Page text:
CH-53K Lifts Stricken MH-60S During Operational Debut

On the 4 September, a CH-53K from (Evaluation Squadron One) VMX-1 recovered a Navy MH-60S Knighthawk helicopter from Mount Hogue, California. The two-day operation marked the first operational debut of the awesome capabilities the Marine Corps’ latest heavy-lift helicopter has.  

On the 16 July, while conducting a search and rescue mission for a lost hiker, an MH-60S Knighthawk helicopter made a hard landing on a ridge. The four-member crew of the helicopter survived the hard landing and were later rescued. After the hard landing, efforts for recovering the helicopter began within the Navy, both units associated with the helicopter and the Naval Safety Center couldn’t find any recovery methods that wouldn’t lead to disassembly of the helicopter.  

CH-53K Lifts Stricken MH-60S (DoD)

According to a NAVAIR press release about the operation, a team of 25 sailors and Marines from VMX-1 and 1st Landing Support Battalion were assembled after the exhaustive search for other options of recovery failed. The team was joined by two CH-53Ks which were deployed to Bishop, California in support of the recovery. Originally designed to lift 14 tons (27,000 lbs) at a radius of 110 nmi, the CH-53K has a demonstrated maximum lift capacity of 18 tons (36,000 lbs). The MH-60S which clocked in at 15,200 lbs (7 tons) was within the weight capacity of the CH-53K, the helicopter was lifted out of the ravine and transported 23 miles to Bishop airport.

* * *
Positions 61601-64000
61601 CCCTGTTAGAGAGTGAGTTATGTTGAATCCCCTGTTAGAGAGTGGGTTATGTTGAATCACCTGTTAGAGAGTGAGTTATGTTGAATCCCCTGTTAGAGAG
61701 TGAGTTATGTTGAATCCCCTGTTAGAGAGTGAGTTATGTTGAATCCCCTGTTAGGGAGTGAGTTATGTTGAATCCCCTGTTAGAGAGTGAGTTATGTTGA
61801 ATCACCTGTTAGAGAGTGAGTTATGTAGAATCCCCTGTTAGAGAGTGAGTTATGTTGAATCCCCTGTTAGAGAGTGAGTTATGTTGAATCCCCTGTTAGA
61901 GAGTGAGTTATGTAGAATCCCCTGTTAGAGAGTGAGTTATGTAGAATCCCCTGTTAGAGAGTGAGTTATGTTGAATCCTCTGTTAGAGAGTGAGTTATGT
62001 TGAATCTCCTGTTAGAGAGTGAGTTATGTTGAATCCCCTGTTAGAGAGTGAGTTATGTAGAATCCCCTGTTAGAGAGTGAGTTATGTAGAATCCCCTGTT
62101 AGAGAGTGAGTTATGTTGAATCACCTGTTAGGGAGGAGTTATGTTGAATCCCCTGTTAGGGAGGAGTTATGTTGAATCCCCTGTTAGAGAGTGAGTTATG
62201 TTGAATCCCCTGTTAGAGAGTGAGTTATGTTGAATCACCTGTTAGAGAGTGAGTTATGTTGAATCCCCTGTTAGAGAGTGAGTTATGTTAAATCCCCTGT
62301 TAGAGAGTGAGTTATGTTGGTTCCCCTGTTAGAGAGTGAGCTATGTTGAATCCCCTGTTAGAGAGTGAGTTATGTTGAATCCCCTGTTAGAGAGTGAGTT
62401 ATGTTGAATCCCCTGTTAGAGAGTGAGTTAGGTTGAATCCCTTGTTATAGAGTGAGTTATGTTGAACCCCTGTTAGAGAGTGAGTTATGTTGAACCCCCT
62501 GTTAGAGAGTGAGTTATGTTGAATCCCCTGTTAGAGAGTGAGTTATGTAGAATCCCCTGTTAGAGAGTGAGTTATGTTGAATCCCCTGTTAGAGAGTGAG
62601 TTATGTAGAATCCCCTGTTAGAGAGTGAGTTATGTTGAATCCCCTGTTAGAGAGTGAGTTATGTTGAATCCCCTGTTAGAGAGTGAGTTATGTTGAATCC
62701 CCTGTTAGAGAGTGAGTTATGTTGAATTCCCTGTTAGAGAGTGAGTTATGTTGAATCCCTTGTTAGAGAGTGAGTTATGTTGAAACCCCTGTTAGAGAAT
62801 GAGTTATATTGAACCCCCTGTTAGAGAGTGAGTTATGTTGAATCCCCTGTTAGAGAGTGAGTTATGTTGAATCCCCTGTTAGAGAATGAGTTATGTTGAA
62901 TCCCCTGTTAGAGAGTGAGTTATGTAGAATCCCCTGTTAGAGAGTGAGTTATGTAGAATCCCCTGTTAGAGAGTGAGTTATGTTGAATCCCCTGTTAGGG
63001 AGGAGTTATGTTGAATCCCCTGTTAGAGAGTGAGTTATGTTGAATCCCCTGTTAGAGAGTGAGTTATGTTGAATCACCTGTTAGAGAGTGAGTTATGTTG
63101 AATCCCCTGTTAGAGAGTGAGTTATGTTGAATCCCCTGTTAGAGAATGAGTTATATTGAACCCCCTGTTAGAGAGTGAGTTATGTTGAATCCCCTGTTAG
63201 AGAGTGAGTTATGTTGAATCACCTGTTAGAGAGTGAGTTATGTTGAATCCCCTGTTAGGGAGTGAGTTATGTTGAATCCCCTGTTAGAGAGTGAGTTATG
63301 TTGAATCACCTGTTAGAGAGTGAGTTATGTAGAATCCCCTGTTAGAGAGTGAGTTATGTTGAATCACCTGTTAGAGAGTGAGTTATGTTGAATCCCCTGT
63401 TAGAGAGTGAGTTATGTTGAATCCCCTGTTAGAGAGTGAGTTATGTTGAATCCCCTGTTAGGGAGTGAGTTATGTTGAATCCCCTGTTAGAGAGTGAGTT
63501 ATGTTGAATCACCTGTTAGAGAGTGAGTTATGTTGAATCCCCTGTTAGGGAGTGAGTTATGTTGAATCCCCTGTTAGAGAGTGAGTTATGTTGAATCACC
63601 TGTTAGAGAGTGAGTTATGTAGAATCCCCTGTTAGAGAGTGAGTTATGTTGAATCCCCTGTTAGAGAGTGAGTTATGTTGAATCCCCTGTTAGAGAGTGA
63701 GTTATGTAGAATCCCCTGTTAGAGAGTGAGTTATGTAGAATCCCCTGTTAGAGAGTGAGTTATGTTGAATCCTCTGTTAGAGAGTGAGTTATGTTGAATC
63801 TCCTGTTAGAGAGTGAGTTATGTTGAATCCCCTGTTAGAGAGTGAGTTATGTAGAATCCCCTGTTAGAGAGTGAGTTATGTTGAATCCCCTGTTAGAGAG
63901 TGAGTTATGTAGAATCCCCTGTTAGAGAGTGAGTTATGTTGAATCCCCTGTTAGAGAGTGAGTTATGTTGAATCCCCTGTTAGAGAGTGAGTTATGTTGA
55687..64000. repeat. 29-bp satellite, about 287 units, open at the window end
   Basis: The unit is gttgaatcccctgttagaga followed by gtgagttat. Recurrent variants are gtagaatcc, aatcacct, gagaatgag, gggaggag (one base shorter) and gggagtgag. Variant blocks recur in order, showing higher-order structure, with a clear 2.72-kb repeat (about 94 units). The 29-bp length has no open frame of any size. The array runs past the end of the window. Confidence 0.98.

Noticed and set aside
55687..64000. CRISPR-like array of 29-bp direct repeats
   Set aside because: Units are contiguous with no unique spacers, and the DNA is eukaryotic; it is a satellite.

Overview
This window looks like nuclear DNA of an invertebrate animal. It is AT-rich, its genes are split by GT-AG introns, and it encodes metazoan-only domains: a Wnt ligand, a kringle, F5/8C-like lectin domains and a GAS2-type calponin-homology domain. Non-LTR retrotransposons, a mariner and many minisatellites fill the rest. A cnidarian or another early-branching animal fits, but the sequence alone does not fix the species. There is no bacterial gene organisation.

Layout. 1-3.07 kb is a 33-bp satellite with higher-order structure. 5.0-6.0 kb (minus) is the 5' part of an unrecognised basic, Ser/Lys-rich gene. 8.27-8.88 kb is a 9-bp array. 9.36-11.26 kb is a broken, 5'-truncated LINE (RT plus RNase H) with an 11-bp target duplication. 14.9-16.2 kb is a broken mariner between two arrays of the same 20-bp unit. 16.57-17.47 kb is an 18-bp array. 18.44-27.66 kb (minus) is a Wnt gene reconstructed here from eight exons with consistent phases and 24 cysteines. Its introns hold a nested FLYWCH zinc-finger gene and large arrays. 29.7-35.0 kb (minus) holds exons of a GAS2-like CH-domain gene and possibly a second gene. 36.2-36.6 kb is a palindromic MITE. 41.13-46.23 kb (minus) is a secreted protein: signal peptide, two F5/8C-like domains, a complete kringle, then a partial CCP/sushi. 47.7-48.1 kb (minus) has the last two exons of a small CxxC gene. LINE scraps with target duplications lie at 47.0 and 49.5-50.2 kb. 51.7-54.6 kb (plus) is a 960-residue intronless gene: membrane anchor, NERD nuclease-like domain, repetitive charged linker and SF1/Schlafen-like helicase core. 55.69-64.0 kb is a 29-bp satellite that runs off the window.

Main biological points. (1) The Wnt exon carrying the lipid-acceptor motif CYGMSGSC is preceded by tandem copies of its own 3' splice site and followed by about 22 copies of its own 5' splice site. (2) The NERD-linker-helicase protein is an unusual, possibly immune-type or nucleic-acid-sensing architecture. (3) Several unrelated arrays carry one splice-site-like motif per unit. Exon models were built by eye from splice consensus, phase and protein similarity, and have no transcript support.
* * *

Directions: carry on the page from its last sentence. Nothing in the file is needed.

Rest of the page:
Lt. Col. Luke Frank, CH-53K Detachment Officer in Charge of VMX-1 said:

“Heavy lift is a unique and invaluable mission for the Marine Corps. Horsepower is our weapon system, and the CH-53K is armed to the teeth. The entire team of Marines at VMX-1, 1st Landing Support Battalion, and NAS Fallon Search and Rescue were extremely motivated to execute this mission, and we are all very proud to have completed this one flawlessly. To be the first group of professionals to complete a real-world, heavy lift/high altitude mission in support of a unit who thought all options were off the table is extremely rewarding.”

The CH-53K King Stallion flies a test flight in West Palm Beach, Fla. on March 22, 2017. Lockheed Martin announced the CH-53K King Stallion passed its Defense Acquisition Board assessment that approved for the aircraft to begin low-rate initial production on April 4, 2017. The CH-53K will be considered the most powerful helicopter in the Department of Defense and is scheduled to completely replace the CH-53E Super Stallion by 2030. (U.S. Marine Corps photo by Lance Cpl. Molly Hampton)

The CH-53K is the newest version of the CH-53, a family of heavy-lift helicopters fielded by the Marines. The helicopter is currently undergoing Initial Operational Test and Evaluation (IOT&E) which began in July 2021. Lockheed Martin was awarded a contract in 2017 for the first production lot of two helicopters, the Lot 1 helicopters were to be delivered to the Marine Corps in 2020. The CH-53K is currently on its 5th lot of Low Rate Initial Production (LRIP), the program of record for the Marine Corps is 200 helicopters.